TM: The greatest concern is whether Africans will create for themselves the space they need to address their problems. Whether they will have the so‐called policy space. People will have to accept that African resources are African resources. When people discuss African resources or African labour, it’s like they are reserved for somebody else to use. The second concern is about vision. One of the things that structural adjustment did was to lower our expectations and narrow Africa’s visions. Our leaders are happy with 3 or 4 per cent growth, totally oblivious of the possibilities suggested by Asian countries. The levels of growth that Africa can achieve can easily be over 10 per cent because new technologies are highly productive and permit high levels of surplus. That is partly what would explain the Chinese miracle. The savings ratios that countries can afford today without starving people to death, were impossible under the technologies in use during Britain’s industrial development. So, after squeezing national labour, including child labour and colonial labour, they could only achieve 1–2 per cent growth. Ethiopia’s been doing 10 per cent for the last 10 years. So, it’s not impossible. But it will require that people have more space to think and can use that space in the best interests of their people. As a pan‐Africanist, I think it calls for a measure of collective self‐reliance. There is a lot of self‐doubt and despondency in Africa today. That bothers me a lot. Sometimes I hear young Africans mouth the whole neopatrimonial argument against themselves — ‘oh, we Africans are corrupt, you know, we do it almost by nature’. That sort of self‐deprecation undermines their capacity to change the situation.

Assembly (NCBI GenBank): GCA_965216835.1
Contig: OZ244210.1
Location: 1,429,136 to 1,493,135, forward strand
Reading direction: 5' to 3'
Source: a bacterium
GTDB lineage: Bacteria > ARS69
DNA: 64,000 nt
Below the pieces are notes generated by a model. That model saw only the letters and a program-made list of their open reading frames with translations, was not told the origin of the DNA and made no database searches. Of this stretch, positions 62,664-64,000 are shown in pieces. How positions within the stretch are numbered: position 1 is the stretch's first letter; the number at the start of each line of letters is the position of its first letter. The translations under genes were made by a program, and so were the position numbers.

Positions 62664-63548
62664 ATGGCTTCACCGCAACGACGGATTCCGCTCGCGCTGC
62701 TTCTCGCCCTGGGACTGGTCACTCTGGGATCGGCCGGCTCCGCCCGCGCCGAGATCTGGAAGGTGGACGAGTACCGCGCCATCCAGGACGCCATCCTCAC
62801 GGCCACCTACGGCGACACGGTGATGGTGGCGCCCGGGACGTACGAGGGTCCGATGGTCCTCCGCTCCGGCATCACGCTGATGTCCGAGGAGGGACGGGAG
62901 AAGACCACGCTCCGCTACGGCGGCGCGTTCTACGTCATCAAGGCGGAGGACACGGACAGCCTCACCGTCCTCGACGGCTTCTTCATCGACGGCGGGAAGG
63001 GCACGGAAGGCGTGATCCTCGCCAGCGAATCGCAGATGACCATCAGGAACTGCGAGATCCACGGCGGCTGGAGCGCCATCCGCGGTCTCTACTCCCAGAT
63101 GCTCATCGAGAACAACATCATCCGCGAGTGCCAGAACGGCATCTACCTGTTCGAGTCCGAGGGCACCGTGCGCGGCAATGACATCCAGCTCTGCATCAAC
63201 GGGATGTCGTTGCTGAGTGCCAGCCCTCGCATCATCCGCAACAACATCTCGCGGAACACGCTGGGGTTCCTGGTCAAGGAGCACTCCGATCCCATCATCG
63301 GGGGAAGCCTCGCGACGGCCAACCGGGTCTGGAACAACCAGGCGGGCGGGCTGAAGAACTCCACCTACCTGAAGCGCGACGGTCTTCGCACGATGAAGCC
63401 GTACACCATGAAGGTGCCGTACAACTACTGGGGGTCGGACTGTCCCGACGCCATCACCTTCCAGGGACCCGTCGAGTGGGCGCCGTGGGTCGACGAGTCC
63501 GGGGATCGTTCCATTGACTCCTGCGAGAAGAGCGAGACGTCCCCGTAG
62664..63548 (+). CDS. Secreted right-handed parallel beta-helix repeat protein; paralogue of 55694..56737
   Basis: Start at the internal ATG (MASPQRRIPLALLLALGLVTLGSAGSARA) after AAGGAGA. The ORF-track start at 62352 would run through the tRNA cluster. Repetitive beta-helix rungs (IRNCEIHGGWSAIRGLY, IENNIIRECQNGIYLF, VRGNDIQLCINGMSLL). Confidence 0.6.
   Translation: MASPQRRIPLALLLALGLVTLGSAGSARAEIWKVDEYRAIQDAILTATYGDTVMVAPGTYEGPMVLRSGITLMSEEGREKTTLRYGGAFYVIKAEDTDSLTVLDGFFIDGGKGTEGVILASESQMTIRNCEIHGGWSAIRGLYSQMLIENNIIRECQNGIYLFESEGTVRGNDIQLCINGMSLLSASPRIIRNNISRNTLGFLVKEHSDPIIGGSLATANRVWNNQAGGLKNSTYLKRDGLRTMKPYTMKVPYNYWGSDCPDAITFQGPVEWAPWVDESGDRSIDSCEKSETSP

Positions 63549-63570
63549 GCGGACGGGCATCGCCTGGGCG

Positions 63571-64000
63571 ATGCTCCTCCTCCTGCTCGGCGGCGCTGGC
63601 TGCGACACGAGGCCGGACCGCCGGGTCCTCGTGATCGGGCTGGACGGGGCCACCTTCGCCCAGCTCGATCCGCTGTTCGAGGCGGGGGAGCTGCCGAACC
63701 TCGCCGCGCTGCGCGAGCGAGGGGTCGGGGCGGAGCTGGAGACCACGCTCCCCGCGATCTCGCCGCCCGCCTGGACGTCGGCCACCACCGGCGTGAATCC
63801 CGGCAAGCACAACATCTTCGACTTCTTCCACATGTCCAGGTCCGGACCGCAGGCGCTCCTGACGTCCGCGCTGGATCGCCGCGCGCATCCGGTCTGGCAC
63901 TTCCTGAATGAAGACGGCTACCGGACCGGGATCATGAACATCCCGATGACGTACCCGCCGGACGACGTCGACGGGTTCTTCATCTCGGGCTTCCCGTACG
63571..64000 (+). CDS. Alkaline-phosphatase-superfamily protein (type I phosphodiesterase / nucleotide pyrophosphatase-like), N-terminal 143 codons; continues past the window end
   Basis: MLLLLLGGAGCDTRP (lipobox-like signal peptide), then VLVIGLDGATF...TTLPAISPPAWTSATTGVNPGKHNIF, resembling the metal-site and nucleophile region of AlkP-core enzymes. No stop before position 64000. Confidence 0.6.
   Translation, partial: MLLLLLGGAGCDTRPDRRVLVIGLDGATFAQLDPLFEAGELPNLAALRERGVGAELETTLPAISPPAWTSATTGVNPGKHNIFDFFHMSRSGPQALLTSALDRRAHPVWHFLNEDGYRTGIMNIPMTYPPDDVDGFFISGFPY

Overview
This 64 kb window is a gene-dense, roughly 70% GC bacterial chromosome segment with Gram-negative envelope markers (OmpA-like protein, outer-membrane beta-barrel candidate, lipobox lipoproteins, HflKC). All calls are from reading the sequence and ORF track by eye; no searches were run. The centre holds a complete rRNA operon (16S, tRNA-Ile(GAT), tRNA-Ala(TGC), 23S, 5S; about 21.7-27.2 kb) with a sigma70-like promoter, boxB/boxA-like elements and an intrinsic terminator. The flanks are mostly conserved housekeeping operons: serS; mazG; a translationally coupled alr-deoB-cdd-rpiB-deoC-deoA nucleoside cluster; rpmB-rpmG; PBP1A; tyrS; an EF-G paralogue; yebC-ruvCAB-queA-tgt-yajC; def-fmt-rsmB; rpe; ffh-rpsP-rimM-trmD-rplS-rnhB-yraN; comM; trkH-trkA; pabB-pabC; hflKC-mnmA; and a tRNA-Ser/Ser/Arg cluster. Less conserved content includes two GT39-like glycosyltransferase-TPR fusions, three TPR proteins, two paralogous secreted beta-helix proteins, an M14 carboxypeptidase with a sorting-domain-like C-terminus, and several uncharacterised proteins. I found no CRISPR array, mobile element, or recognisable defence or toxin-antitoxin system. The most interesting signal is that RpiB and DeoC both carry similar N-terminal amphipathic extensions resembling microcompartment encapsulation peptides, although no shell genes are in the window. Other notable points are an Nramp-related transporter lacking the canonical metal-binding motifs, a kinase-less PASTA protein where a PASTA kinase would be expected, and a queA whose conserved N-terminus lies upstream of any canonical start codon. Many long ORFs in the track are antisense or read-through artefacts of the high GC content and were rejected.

On the positive side, in my lifetime I’ve seen a lot of remarkable things. I’ve seen Malawi become independent, I’ve seen Malawi become democratic, I’ve seen South Africa liberated. And there’s no end. Pretty much every big dream I had about Africa, except for development, has come true. Honest to God, I did not believe that South Africa would be free in my lifetime. In the 1970s, you know, it didn’t seem possible. Albert Hirschman once said that by the time social scientists have described an issue as totally impossible, society will have long since started to address it. I see that same thing happening in Africa. When people were saying ‘democracy in Africa, forget it’, it turns out there were already other forces working on it. I’m essentially very upbeat about Africa, I have always been. But Africa must be given space, or capture space, to think its own way out of its predicament.

Biography

  • Kate Meagher (k.meagher@lse.ac.uk) is an Associate Professor in Development Studies at the London School of Economics and Political Science, London, UK, having lectured at Ahmadu Bello University in Nigeria from 1991 to 1997. She specializes in African informal economies, and has published widely on social networks, hybrid governance, youth unemployment, taxation and digital inclusion. She is a member of the editorial board of Development and Change.